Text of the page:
Yet Italians are passionate about football. The soccer match a few weeks ago, and our attempt to get tickets for it, proved a marvellous way to meet people and sample Florentine life beyond the art galleries, museums and churches. For Florentines, the match with Juventus - their most bitter rivals and this season vying with them for runners-up spot in Serie A behind AC Milan - is a highlight.
Locals, inured to waves of tourists wandering through their city, became animated when the match was discussed. Restaurateur Duccio Magni, owner of La Baraonda, broke off from describing the typically Tuscan meal he had selected for us and drew a map of the ground, writing out the name of each section to make it easier for us to deal with the touts we would have to rely on for a view of the match. There was also a warning about prices. And, of course, we heard his views on the game.
We had discovered the restaurant after enlisting the help of teachers from England working at the international language school in Florence. Before arriving, we had been warned that this was an expensive city. Not, however, when such willing local guides book restaurants and take you to bars frequented by locals, where after a certain hour and an uncertain amount of wine the bill mysteriously freezes, despite subsequent rounds.
Sarah Ellis, an assistant director at the school, had also contacted the Fiorentina ground for us to inquire whether there were tickets available (it was a sell out), and told us where to find kiosks that specialised in tickets for sports events (also sold out). In the event, some bartering with touts on the day produced tickets for 100,000 lire (pounds 43.50) within minutes of our arriving at the ground.
Football crowds in Italy are demonstrative and emotional. The same scarf- wearing fans who had talked of the game as they weaved in and out of traffic on their scooters greeted their heroes with fireworks and billowing purple smoke from the terraces. Opera arias, the Pet Shop Boys' single "Go West" and the "Marseillaise" are all plundered for football chants. A lone trumpeter played "Strangers In the Night" throughout the game.
In the event, such partisan endeavour was not enough. An own goal gave Juventus the points. As the game slipped away the fans renewed their efforts. A teenage boy burst into tears. Other supporters crossed themselves and offered up prayers.
Having sampled the raw side of the city's culture, we dipped into the world most visitors come to see. We joined the queues of school parties to see the cathedral, marvelling at the dome Brunelleschi finished in 1434 and the frescoes by Vasari and Zuccaro. We wandered past Michelangelo's imposing statue of David, which dominates the Galleria dell'Accademia. And we felt spellbound at the sight of the inlaid facade of the 14th- century church of S Maria Novella.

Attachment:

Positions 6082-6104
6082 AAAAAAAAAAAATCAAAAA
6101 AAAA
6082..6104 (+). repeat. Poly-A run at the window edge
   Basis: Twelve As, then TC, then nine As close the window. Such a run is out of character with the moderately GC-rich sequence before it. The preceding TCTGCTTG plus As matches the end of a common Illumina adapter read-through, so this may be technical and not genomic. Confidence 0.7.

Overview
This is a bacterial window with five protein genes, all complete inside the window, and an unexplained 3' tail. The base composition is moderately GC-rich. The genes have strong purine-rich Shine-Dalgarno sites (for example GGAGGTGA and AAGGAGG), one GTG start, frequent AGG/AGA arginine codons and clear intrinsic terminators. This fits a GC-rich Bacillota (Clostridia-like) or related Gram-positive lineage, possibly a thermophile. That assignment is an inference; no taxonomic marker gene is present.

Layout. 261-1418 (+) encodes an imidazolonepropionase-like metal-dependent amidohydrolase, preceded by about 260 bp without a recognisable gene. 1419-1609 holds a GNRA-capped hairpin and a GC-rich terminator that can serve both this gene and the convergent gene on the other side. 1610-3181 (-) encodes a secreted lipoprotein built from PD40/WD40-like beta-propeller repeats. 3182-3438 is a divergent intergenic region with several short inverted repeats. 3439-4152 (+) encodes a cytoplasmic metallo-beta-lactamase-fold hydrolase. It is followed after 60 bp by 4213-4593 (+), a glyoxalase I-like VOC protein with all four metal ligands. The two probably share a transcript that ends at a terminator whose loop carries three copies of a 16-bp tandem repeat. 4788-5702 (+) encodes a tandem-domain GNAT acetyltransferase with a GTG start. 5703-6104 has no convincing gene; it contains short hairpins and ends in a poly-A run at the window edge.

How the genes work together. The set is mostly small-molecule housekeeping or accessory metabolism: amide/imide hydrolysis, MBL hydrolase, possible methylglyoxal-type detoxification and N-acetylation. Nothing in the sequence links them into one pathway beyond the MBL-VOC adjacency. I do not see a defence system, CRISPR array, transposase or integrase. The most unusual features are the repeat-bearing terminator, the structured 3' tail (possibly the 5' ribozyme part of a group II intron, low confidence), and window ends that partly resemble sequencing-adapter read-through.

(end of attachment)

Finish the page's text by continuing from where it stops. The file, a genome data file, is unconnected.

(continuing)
We strolled across the Ponte Vecchio, window shopping at the goldsmiths' offerings along the way. The sheer size of the crowds outside the Uffizi deterred us from visiting one of the world's greatest art galleries, which was a shame, but that can be saved for another time.
There is a tradition in the Straw Market that if a coin placed in the mouth of the bronze Porcellino falls through the grate below you will return. It did. Now all I need is next season's fixture list.
SIX CITY ESSENTIALS: FLORENCE
How to get there
Fly with Air UK (0345 666777) from Stansted or Meridiana (0171-839 2222) from Gatwick, but note that discounted fares are hard to find. Or, find a ticket to Pisa airport through companies such as Italy Sky Shuttle (0181- 748 1333).
Where to stay
Choose a cheap, cheerful and central pensione such as the Hotel Sofia, Via Cavour 21 (00 39 55 283930), price pounds 18 single, pounds 25 double, or the Primavera at via Maso Finiguerra (00 39 55 287 072), which costs pounds 19.60 per person per night.
Where to eat
La Baraonda is at Via G Ghibellina, 67 Rosso: a starter and pizza with wine come to pounds 8.70. Latini at Via Palchetti 6 has huge communal tables, generous helpings and reasonable prices.
Who to ask
The Italian State Tourist Office, 1 Princes Street, London W1R 8AY (0171- 408 1254), supplies basic information, including a decent map.
What to read
Florence and Tuscany, an Eyewitness Travel Guide (pounds 12.99), has good maps. Cadogan Guides' Tuscany, (new edition pounds 14.99) is also recommended.
What if you don't like football?
Simply Travel (0181-995 3883) organises watercolour holidays in Tuscany. The trips, led by Sandra Pepys, chair of the Society of Landscape Painters, cater for beginners and experienced artists. You can stay for seven, 10 or 14 days; the price for a week is pounds 830, excluding air fares.Reuse content